The Eskimo Pie Corporation has agreed to settle Federal Trade Commission charges that it made false and misleading claims in advertising that its "Sugar Freedom" line of frozen dessert products is low or significantly reduced in calories, and that it is approved or endorsed by the American Diabetes Association. The FTC also alleged that Eskimo Pie's failure to disclose that the products contain high levels of both total and saturated fat was deceptive, in light of Eskimo Pie's advertising claims that the line of products is useful or appropriate for diabetics.
The Eskimo Pie Corporation is based in Richmond, Virginia. The American Diabetes Association is not charged with any wrongdoing in connection with this matter.
Under the proposed consent agreement to settle these alle- gations, announced today for public comment, Eskimo Pie has agreed not to misrepresent the existence or amount of calories or any other nutrient or ingredient in any frozen dessert product. The settlement also would prohibit Eskimo Pie from falsely claiming that any frozen dessert product has been approved, endorsed or recommended by any person, group or organization
In addition, if Eskimo Pie represents that any frozen dessert is a useful or appropriate part of a diabetic's diet, it has agreed to a provision that would require it to disclose:
- the total fat content, if the product is not low in fat;
- the saturated fat content, if the product is not low in saturated fat; and
- that the product is not a reduced-calorie product, if such a disclosure would be required by the Food and Drug Administration on the product's label.
The settlement would permit Eskimo Pie to make any repre- sentations specifically permitted by the FDA under that agency's nutrition labeling regulations. It also would permit the company to use the American Diabetes Association logo or other such logos in a nondeceptive manner. By the same token, the order would not prohibit Eskimo Pie from engaging in nondeceptive, cause-related marketing.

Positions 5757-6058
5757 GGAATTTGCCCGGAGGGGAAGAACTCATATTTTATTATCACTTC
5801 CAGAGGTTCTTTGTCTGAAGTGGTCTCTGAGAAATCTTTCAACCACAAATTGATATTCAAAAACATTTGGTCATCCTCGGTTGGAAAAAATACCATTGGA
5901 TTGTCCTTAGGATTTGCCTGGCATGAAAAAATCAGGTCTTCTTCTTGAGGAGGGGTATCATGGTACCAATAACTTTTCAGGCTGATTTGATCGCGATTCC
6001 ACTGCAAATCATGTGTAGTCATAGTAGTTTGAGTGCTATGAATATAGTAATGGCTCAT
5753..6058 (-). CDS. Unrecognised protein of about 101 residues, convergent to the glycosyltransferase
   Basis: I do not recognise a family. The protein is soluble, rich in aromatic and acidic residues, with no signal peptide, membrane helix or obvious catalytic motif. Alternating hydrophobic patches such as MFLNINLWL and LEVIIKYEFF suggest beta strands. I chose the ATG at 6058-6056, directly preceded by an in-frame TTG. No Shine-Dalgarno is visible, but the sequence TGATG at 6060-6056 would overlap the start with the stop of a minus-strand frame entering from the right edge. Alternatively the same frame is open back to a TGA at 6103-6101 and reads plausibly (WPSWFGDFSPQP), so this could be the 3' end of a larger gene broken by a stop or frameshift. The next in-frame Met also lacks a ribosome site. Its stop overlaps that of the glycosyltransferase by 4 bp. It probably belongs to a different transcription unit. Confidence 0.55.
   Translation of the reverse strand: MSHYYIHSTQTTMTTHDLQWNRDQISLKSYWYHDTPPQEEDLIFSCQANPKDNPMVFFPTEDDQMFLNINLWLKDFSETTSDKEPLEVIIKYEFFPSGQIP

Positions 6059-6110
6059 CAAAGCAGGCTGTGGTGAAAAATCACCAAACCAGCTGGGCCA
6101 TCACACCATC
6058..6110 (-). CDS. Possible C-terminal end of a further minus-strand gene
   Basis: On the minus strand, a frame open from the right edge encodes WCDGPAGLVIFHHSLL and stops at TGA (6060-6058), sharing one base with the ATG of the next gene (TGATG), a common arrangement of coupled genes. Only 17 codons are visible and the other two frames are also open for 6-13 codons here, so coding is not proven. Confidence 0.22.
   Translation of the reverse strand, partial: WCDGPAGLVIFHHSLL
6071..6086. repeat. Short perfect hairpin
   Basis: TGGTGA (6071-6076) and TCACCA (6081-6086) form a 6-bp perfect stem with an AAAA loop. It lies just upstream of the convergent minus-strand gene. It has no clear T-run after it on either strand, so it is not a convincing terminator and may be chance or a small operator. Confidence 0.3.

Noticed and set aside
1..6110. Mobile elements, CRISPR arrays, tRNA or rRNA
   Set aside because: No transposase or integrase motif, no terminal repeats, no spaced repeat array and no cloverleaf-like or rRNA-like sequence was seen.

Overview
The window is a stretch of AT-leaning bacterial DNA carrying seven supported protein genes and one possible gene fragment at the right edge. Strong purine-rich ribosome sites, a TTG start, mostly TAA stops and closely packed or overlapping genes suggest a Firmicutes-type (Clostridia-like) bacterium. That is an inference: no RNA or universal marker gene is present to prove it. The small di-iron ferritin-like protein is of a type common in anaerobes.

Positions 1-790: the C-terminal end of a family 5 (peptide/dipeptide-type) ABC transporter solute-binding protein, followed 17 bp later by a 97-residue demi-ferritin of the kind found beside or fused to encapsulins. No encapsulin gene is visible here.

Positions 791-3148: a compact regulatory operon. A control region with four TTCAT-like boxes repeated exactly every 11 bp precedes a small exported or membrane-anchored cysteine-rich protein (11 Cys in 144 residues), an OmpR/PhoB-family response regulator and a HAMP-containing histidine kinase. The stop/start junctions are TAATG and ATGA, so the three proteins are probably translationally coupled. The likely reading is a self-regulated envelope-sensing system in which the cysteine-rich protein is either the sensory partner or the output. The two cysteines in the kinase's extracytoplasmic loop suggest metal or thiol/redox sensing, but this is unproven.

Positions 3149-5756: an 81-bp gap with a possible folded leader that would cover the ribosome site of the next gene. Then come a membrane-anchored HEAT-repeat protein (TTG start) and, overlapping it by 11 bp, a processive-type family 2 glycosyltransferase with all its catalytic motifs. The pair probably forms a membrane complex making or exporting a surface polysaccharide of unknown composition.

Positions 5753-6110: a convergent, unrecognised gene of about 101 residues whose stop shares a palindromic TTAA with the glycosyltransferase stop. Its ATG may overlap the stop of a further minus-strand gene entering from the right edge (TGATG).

The FTC recommends that consumers read food labels carefully to determine the nutritional content of particular products. Reading labels can educate consumers and assist them in main- taining healthy dietary practices. Consumers with specific health concerns especially can benefit from reading nutritional labels to ensure that their daily food intake is appropriate for their particular dietary needs.
The Commission vote to accept the proposed consent agreement for public comment was 5-0. It will be published in the Federal Register shortly and will be subject to public comment for 60 days, after which the Commission will decide whether to make it final. Comments should be addressed to the FTC, Office of the Secretary, 6th Street and Pennsylvania Avenue, N.W., Washington, D.C. 20580.
NOTE: A consent agreement is for settlement purposes only and does not constitute an admission of a law violation. When the Commission issues a consent order on a final basis, it carries the force of law with respect to future actions. Each violation of such an order may result in a civil penalty of $10,000.
Copies of the complaint, consent agreement, and an analysis of the agreement to assist the public in commenting are available from the FTC's Public Reference Branch, Room 130, same address as above.
(FTC File No. 942 3044)